I'm finally going to discuss How Children Succeed: Grit, Curiosity, and the Hidden Power of Character by Paul Tough. This one was mentioned in Failing Our Brightest Kids which I reviewed a while back; then my friend Teresa mentioned she was reading it.
From the book description: "Drawing on groundbreaking research in neuroscience, economics, and psychology, Tough shows that the qualities that matter most have less to do with IQ and more to do with character: skills like grit, curiosity, conscientiousness, and optimism."
We have relied extensively on standardized testing to determine which children have the best chance at academic success. All of the testing from elementary school through high school and scores on the ACT or SAT exams are hugely important in the evaluation of kids. But we all know individuals who have not performed particularly well, and in some cases performed abysmally, on standardized tests and yet have been quite successful in college and in life.
Most people have a common sense realization that hard work pays off and that certain character traits are more important than IQ when it comes to achievement. The question is how are character traits like grit, curiosity, self-control, and optimism instilled? What can schools and teachers do to reinforce them?
Tough's research focuses on children who are disadvantaged by poverty, violence, and/or abuse. Why and how do some of these kids overcome these circumstances? The most important element (again, common sense) is that the kids who succeed have at least one person truly invested in their care. Despite poverty and violence, if a child has one person who values and nurtures him, the chance of success in school and in life increases exponentially.
Tough interviews students and educators and provides some interesting glimpses at some ways of intervening by innovative educators, methods that have helped trump the inauspicious beginnings many of our children experience. Those children who have been nurtured have more self-control and can better utilize other positive traits.
What I took away from this on the simplest level is that, especially among the disadvantaged children of this country, the emphasis put on cognitive development before they attend school is less important than learning self-control and persistence and developing an optimistic approach to circumstances.
In other words--yes, children from disadvantaged backgrounds may have smaller vocabularies and fewer learning opportunities at home, but what enables them to increase vocabulary, learn to read, learn to problem-solve, and ultimately improve their overall skills is largely dependent on developing self-control, being willing to work hard, and believing that they can succeed. And for that, they need at least one person who values them. Nurture allows Nature?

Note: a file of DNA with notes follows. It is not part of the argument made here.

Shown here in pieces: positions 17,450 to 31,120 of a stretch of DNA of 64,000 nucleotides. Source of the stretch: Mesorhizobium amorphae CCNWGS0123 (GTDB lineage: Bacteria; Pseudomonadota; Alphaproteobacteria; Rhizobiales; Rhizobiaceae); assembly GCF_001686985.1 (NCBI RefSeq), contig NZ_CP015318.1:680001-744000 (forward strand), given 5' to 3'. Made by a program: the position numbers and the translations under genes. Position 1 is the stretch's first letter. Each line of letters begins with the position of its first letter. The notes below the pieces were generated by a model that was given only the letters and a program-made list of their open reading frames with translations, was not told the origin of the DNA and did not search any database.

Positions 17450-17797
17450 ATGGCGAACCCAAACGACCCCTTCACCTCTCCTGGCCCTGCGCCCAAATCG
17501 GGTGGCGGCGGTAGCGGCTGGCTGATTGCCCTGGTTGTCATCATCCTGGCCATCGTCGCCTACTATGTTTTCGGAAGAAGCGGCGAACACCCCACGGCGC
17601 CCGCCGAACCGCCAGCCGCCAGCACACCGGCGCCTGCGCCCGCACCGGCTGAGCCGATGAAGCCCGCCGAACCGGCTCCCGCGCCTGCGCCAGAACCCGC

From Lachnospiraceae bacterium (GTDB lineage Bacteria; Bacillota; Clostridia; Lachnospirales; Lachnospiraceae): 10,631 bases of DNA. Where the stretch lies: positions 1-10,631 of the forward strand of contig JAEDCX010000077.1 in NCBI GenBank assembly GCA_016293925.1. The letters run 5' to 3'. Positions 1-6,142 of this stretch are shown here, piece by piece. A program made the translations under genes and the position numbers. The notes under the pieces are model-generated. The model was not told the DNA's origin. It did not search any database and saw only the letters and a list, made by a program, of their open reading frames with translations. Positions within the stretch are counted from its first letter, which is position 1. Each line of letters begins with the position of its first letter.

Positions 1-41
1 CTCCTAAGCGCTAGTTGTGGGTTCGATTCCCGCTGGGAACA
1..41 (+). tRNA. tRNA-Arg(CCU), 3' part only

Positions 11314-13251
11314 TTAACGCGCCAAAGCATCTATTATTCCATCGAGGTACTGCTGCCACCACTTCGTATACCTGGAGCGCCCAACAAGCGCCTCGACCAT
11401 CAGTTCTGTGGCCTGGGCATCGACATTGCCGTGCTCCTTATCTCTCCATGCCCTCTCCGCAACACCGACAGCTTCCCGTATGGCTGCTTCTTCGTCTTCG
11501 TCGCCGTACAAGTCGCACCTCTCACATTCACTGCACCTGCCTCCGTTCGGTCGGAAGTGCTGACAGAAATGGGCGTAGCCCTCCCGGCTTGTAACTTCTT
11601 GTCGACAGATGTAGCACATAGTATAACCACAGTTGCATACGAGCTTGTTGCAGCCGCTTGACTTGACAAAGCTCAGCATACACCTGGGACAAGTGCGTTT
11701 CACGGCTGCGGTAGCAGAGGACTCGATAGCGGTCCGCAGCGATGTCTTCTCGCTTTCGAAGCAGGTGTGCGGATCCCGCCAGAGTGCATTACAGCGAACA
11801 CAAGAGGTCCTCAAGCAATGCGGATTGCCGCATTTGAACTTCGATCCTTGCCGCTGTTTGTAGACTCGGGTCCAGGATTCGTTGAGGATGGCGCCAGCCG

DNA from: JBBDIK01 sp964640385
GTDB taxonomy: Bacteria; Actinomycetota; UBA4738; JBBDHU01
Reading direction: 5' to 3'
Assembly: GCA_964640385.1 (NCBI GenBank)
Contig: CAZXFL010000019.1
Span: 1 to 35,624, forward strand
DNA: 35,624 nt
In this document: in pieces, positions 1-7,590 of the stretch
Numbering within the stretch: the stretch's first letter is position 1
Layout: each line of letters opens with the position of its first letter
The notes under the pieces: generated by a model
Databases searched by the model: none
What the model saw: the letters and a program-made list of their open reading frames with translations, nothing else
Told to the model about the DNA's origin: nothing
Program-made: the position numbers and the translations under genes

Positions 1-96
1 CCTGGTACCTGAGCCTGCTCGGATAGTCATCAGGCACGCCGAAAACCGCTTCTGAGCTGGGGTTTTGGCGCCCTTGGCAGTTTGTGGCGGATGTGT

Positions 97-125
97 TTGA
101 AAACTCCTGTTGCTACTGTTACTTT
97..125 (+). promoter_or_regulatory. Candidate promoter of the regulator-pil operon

This is really not much of a book review, more of a disentangling of my thoughts about it. I think the following is a good summary of why you might want to read it.
When asked how writing the book influenced his behavior as a parent, Tough replied:
"In the end, though, this research had a surprising effect: it made me more relaxed as a parent. When Ellington was born, I was very much caught up in the idea of childhood as a race--the faster a child develops skills, the better he does on tests, the better he’ll do in life. Having done this reporting, I’m less concerned about my son’s reading and counting ability. Don’t get me wrong, I still want him to know that stuff. But I think he’ll get there in time. What I’m more concerned about is his character--or whatever the right synonym is for character when you’re talking about a three-year-old. I want him to be able to get over disappointments, to calm himself down, to keep working at a puzzle even when it’s frustrating, to be good at sharing, to feel loved and confident and full of a sense of belonging. Most important, I want him to be able to deal with failure." (the highlighting is mine)
Digression: another one of those synchronicitous events occurred after reading the book, when I found a couple of related articles.
The first one is about researchers studying kindergarten kids and giving them a Social Competency Test. One important factor mentioned was self-control; the study was over a period of nineteen years.
The second one, and more visually dramatic than words, compares the brain scans of children. The brain of a three-year-old child who has been neglected and/or abused is so shrunken, so visibly different from the brain of a three-year-old who received love and care.
This really isn't anything new, when we remember what happened to children in orphanages during WWII and again later, with dramatic accounts of Romanian children in institutions. Somehow, though seeing these images has an even more chilling effect.